Song Thrush numbers have been down in recent years, so it is good to hear this one singing from the top of a tall Poplar tree.
These sound recordings have been made in a suburban setting in a garden in Sawbridgeworth. Previously, this would have been impossible due to background aircraft noise, even early on a Sunday morning.
Great Spotted Woodpecker
We are always pleased to see Bee Orchids because sometimes they appear in large numbers only to disappear the following year. The plant has two tubers below ground and presumably can enter a form of dormancy and growth between flowering episodes. In spite of the fact that the flower resembles a bumblebee, no one has reliably observed bees pollinating these orchids. It is much more likely that they carry out self- pollination which is frequently known to be the rule with many of our orchids.
This is one of the earliest damselflies to hatch and be on the wing.
A Freshly hatched Comma Butterfly. This is really a woodland species and the underside of the beautifully coloured wings resemble dead leaves. The last generation hibernate on the bark of trees The white comma-shaped mark on the underside of the wing which gives a Butterfly its name is thought to indicate a ‘crack’ in the leaf and make the appearance much more realistic of being a dead leaf. The caterpillars will feed on Stinging nettles, Elm and Hop.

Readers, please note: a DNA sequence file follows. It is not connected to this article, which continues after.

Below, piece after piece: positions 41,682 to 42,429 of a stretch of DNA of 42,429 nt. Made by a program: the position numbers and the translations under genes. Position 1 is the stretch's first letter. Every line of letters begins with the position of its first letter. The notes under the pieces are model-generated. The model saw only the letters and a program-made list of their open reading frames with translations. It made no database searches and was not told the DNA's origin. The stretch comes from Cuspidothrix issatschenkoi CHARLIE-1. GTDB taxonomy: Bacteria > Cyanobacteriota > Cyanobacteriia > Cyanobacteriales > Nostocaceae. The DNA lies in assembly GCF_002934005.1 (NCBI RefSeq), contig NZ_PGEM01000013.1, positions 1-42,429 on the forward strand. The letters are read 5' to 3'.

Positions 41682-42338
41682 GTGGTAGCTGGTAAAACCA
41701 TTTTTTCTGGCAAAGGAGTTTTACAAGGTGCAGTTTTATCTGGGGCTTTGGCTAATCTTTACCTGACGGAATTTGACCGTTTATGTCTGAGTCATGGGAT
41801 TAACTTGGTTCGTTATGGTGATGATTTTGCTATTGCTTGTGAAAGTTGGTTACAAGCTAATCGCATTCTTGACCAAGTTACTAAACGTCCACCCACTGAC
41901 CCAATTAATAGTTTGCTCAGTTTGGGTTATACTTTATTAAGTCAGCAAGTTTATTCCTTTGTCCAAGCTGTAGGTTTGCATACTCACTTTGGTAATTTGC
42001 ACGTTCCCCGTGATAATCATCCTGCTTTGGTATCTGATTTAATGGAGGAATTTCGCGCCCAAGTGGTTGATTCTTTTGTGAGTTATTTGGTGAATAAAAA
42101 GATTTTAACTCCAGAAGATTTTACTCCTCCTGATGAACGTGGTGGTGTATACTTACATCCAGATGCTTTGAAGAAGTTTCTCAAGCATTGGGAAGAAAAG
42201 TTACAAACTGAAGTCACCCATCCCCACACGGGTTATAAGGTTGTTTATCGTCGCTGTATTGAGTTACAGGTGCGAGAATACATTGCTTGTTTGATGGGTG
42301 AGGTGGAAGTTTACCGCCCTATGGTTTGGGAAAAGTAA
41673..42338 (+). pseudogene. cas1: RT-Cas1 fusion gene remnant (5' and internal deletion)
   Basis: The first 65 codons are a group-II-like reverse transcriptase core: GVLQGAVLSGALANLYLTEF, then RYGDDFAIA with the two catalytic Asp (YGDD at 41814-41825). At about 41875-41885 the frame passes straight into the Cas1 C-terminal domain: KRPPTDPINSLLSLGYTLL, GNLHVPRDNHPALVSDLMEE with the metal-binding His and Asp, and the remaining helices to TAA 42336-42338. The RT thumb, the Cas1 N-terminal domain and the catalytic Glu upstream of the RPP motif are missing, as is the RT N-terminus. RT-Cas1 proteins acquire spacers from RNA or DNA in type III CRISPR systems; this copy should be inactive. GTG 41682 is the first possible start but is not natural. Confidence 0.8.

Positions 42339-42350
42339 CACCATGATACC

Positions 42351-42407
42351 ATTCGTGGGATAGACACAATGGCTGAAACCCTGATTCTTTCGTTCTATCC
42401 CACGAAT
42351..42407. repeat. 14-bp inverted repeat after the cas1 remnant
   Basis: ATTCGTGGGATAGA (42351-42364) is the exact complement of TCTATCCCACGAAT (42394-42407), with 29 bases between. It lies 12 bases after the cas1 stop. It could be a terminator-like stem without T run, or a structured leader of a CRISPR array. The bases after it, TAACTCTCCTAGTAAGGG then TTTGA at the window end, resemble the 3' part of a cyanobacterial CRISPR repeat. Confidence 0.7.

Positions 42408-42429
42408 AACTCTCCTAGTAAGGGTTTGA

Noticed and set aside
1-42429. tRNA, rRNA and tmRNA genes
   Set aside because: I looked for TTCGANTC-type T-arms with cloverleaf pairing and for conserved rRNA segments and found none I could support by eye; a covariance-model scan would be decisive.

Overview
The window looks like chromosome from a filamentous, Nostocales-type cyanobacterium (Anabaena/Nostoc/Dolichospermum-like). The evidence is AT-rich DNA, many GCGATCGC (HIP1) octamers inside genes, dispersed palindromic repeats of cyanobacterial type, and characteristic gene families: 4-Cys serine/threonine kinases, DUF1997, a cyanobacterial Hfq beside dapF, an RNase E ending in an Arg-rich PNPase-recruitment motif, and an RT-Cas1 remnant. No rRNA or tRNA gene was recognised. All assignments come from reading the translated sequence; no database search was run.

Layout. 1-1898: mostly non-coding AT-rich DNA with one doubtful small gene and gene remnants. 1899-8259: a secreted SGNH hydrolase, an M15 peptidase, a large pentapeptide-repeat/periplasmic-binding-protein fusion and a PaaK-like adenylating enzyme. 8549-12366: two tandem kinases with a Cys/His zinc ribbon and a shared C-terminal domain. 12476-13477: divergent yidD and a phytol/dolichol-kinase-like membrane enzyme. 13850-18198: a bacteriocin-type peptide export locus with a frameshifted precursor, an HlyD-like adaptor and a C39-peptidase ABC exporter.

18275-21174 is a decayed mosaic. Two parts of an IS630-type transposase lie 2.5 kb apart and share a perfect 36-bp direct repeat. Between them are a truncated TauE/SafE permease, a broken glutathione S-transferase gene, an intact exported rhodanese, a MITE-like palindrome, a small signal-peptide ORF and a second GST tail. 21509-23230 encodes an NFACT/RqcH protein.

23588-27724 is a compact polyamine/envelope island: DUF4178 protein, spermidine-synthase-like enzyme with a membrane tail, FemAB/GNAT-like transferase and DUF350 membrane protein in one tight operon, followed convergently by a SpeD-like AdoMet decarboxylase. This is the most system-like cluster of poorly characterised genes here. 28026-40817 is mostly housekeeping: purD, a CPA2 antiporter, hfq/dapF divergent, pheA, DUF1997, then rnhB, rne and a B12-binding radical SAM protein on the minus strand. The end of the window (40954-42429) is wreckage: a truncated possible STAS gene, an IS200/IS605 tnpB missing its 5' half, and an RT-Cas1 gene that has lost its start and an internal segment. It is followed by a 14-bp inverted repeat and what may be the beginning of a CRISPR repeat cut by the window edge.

This is a dye plant with an ancient history. It produces a yellow colour which when over-dyed with Woad, produces Lincoln green.
These seem to be having a successful breeding year. Since 1990 it has suffered a decline due to the arrival of a parasitic fly Sturmia bella in 1990 which lays its eggs on nettle leaves and then they get eaten by the caterpillars.
This pale coloured orchid comes into bloom mid-May.
|Old Woman's Weaver|
|Pishiobury Park Bats|
|Forest Bird Watch|
|Breeding birds survey 2015|
|Over the Farm Gate|
|Records & sightings|
|Records & sightings 2109|
|Records & sightings 2018|
|Records & sightings late 2017|
|Records & sightings early 2017|